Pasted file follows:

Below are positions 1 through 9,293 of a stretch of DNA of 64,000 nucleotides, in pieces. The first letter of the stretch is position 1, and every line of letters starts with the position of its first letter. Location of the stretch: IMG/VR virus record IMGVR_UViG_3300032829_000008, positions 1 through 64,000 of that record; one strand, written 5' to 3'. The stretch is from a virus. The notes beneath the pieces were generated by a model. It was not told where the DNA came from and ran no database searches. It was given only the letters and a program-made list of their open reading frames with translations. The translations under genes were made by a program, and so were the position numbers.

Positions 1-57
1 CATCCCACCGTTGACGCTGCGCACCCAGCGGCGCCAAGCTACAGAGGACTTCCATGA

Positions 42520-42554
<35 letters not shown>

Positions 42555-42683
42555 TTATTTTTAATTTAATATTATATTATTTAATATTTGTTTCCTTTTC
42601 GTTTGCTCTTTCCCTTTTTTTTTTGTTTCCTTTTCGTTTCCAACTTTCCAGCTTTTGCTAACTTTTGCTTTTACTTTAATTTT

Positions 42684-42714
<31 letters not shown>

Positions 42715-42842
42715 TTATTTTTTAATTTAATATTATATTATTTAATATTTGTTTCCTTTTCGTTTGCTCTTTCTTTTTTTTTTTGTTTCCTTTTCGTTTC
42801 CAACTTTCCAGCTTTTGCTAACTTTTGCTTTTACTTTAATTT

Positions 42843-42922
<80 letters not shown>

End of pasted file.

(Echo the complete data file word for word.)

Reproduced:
Below are positions 1 through 9,293 of a stretch of DNA of 64,000 nucleotides, in pieces. The first letter of the stretch is position 1, and every line of letters starts with the position of its first letter. Location of the stretch: IMG/VR virus record IMGVR_UViG_3300032829_000008, positions 1 through 64,000 of that record; one strand, written 5' to 3'. The stretch is from a virus. The notes beneath the pieces were generated by a model. It was not told where the DNA came from and ran no database searches. It was given only the letters and a program-made list of their open reading frames with translations. The translations under genes were made by a program, and so were the position numbers.

Positions 1-57
1 CATCCCACCGTTGACGCTGCGCACCCAGCGGCGCCAAGCTACAGAGGACTTCCATGA

Positions 42520-42554
<35 letters not shown>

Positions 42555-42683
42555 TTATTTTTAATTTAATATTATATTATTTAATATTTGTTTCCTTTTC
42601 GTTTGCTCTTTCCCTTTTTTTTTTGTTTCCTTTTCGTTTCCAACTTTCCAGCTTTTGCTAACTTTTGCTTTTACTTTAATTTT

Positions 42684-42714
<31 letters not shown>

Positions 42715-42842
42715 TTATTTTTTAATTTAATATTATATTATTTAATATTTGTTTCCTTTTCGTTTGCTCTTTCTTTTTTTTTTTGTTTCCTTTTCGTTTC
42801 CAACTTTCCAGCTTTTGCTAACTTTTGCTTTTACTTTAATTT

Positions 42843-42922
<80 letters not shown>